With the help of nLite I built a tiny install of Windows 2000, service packs, GB-PVR and all other requirements plus on one CD-R. I figured this way, it would be easy to port my PVR to better hardware at a later date if needed.

    GB-PVR setup is pretty straight forward if you stick to the base plugin structure, but there is a lot more functionality available via free 3rd-party plug-ins. My one complaint here is that everybody has a slightly different setup procedure. Some plug-ins get unzipped to the Plugins directory, some to the base directory, some have installers but expect your GB-PVR directory to be the default one. (I guess I should stop complaining and write a standard plug-in installer and give it to all the plug-in authors.)

    I kept the base GB-PVR "Blue" skin on my system, but I did like the looks of the "BlueMCE2" skin which is a port of another PVR software called MediaPortal. Which in it's own right is a clone of Windows XM Media Center Edition. Even with new skins GB-PVR isn't as pretty as Windows XP MCE or MedialPortal, but it is extremely functional for TV guide searching, video playback, and MP3 playback.

    Long story short, it records programs well, and lets me do scheduling from my laptop via it's WebAdmin interface, playback looks better than my Time Warner/Scientific Atlanta DVR box, not to mention the whole thing was cheaper than I imagined.

  • Next up, let's extend the reach with a MediaMPV
  • Last time, the hardware line-up.
  • Monday, July 04, 2005

    DIYPVR: The Hardware

    I had built a TiVo-like box a while back using MythTV as a test just to see what the whole "Build Your Own TiVo" was all about. I used a leftover Pentium 2 mother board and a craptastic ATI TV Wonder VE. It all worked well enough, but it wasn't as good as my TiVo-like box from Time Warner, so I scrapped the idea.

    But when I upgraded my home system last Christmas, I was left with a fairly decent Athlon 2100+ system with 512MB of RAM and an 80GB hard drive just sitting around. (At the time of this post a similar system could be bought new on eBay for under $300.) So, I decided to give it a go--return my TiVo, cancel digital cable, and take a step backwards to "rabbit ear" TV.

    I only wanted to spend about $200 getting there, so I could re-coup those expenses in a few months of a cable-free lifestyle. So, here's my final configuration and costs:
    • Athlon 2100+ system (old computer, $0)
    • 512MB of RAM (old computer, $0)
    • 80GB hard drive for recordings (old computer, $0)
    • TDK DVD-R (old computer, $0)
    • 2U black rackmount case (salvaged from work, $0)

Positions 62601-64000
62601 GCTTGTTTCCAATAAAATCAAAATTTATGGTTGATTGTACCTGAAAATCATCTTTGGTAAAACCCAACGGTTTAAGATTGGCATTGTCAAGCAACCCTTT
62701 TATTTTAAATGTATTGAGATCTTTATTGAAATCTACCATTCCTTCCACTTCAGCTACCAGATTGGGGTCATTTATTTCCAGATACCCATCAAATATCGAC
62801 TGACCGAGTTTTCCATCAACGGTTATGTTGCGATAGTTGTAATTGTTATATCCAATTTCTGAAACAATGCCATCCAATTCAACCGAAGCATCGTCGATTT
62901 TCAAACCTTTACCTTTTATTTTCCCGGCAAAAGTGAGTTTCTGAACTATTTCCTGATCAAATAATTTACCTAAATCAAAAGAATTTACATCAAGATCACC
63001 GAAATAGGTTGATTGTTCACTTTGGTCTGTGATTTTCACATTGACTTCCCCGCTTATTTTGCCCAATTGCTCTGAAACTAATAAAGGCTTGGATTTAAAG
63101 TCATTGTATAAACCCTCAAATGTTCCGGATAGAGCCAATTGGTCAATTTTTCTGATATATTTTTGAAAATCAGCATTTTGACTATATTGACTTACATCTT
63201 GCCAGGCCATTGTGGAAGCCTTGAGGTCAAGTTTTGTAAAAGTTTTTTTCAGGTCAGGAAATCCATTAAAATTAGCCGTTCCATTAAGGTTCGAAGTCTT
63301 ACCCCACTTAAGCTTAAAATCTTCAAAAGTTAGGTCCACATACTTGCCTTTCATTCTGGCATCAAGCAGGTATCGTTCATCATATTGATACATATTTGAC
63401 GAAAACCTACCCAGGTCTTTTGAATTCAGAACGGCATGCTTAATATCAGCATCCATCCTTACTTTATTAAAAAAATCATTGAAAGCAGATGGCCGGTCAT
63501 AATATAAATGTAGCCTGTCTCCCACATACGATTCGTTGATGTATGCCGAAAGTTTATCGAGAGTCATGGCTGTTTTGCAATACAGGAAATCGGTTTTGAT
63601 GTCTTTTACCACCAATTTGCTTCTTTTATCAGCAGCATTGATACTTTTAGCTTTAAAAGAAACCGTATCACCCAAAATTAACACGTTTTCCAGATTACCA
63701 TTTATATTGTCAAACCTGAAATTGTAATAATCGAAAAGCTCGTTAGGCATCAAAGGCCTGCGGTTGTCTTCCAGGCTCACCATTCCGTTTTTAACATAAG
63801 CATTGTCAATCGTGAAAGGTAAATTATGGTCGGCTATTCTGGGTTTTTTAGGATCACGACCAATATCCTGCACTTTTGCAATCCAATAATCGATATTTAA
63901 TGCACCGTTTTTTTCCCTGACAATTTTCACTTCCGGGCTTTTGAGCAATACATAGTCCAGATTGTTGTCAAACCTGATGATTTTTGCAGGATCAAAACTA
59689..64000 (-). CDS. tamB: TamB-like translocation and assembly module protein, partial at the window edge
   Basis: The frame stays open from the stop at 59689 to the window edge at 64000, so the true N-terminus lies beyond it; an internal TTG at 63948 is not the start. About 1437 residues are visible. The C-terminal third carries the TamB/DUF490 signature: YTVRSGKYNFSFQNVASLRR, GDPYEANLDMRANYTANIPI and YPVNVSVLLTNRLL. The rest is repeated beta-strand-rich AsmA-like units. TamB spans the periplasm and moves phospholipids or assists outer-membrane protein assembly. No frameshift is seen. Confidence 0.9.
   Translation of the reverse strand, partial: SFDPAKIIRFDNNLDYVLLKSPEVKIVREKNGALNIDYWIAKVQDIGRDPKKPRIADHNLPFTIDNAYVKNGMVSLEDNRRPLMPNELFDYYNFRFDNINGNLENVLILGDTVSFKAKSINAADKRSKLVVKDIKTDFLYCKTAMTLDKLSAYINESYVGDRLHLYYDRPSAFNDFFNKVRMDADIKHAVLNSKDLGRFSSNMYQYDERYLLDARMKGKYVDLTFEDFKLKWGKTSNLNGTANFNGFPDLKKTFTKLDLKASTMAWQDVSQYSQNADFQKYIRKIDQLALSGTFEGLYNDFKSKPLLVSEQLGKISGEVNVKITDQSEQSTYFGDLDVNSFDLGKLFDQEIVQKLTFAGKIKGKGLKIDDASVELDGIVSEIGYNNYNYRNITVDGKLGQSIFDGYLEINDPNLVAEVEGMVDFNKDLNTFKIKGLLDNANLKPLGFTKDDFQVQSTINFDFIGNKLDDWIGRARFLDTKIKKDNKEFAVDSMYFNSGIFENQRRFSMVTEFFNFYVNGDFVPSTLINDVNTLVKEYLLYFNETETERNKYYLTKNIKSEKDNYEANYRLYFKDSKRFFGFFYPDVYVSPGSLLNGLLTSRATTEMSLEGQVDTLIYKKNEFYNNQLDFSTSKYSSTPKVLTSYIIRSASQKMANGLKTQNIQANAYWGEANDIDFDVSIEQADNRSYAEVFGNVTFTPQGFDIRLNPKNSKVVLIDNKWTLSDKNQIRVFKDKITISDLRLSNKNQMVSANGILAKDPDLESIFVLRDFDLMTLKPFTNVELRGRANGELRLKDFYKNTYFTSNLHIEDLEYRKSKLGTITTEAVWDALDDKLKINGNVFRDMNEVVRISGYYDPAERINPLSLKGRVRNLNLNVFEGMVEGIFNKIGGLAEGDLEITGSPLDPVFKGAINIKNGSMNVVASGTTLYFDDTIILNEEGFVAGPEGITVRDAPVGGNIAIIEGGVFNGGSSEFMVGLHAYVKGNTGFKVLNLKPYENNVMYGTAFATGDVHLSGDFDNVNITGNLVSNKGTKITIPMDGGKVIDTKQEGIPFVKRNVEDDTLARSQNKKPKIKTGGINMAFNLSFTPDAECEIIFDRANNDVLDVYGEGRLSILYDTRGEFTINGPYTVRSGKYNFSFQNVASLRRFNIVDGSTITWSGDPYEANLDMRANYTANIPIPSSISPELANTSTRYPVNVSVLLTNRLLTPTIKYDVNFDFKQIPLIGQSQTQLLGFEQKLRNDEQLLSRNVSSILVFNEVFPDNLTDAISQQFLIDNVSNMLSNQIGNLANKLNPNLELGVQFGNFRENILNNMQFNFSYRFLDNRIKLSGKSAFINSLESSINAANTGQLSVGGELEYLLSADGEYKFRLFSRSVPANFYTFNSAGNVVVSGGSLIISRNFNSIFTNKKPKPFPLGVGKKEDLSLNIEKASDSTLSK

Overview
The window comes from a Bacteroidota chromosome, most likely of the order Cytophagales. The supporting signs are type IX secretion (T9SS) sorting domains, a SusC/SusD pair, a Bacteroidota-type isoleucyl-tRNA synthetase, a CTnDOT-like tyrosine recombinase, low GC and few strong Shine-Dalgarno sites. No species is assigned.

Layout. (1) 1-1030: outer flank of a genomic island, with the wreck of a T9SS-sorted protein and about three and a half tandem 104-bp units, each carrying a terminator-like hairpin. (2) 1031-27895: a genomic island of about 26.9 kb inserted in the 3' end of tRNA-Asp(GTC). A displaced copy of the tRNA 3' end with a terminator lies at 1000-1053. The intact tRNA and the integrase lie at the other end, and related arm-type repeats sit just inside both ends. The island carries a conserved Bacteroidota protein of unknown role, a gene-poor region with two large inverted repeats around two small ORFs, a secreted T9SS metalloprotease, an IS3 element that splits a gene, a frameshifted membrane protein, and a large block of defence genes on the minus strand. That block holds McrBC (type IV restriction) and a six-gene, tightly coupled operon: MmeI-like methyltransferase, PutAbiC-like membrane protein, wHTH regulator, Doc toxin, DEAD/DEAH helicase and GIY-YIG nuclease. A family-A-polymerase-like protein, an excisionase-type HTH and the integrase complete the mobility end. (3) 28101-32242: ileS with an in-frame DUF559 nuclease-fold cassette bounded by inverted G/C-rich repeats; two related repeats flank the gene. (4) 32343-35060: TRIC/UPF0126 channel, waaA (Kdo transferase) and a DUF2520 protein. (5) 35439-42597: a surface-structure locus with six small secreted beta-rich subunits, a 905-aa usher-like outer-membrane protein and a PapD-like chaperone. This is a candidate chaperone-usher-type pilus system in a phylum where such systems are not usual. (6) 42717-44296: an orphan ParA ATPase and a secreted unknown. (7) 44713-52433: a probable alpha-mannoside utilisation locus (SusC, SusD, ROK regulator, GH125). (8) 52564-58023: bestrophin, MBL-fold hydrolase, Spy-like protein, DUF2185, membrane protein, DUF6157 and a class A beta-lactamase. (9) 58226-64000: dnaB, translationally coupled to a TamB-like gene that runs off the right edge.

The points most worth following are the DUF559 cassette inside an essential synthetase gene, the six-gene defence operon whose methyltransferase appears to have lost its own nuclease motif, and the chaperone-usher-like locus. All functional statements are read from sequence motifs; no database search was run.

• Hauppauge PVR150 TV Tuner (Amazon, $89 free ship)
    • Vantec Stealth 120mm case fan (, $12 + $2 ship)
    • TERK TV-55 HD Antenna (eBay, $50 + 15 ship)
    • GB-PVR software (Free, but I donated $5 to the project)

    As you can see, I came in under my budget by about $27 and ended up with a pretty nice system. To build one from scratch though, you'd need about $500 which makes it kinda pricey for a hobby.

  • Next time, the software.
  • Last time, the overview
  • Saturday, July 02, 2005

    DIY: My TiVo-like experience with GB-PVR

    A couple of weeks ago I decided that paying $60 a month was too much for cable when all I was watching were sports and prime time shows like Desperate Housewives, 24, Lost, Alias, etc. (Please don't tell anyone that I watch Desparate Housewives.) So I figured that I'd make the switch back to an "old school" antenna setup and save myself about $700 per year.

    But, what I was really going to miss were two things--my TiVo (which was provided by my cable company) and OnDemand movies. TiVo (as most anyone who tried it would say) is freakin' awesome and if I am only going to have 5 channels of TV, I want to be able to pick and choose what I want to watch. For OnDemand, I might pick-up a NetFlix account as see what that's all about.

    So this major life decision prompted me to dig out some old computer parts (in this case an Athlon 2100+ CPU and motherboard and an full height rack mount server case) and start building a PVR.

    After trying MythTV and Freevo (both Linux) I settled on GB-PVR because it would run on Windows 2000 (which I had lying around as well) and I hoped I'd be able to run a few other things on that box to make it more of a video/audio/data server.

    So, over the next few posts, I'll chronicle my experiences with the software/hardware and wrap the whole thing up in one big review.

  • Next time, the hardware.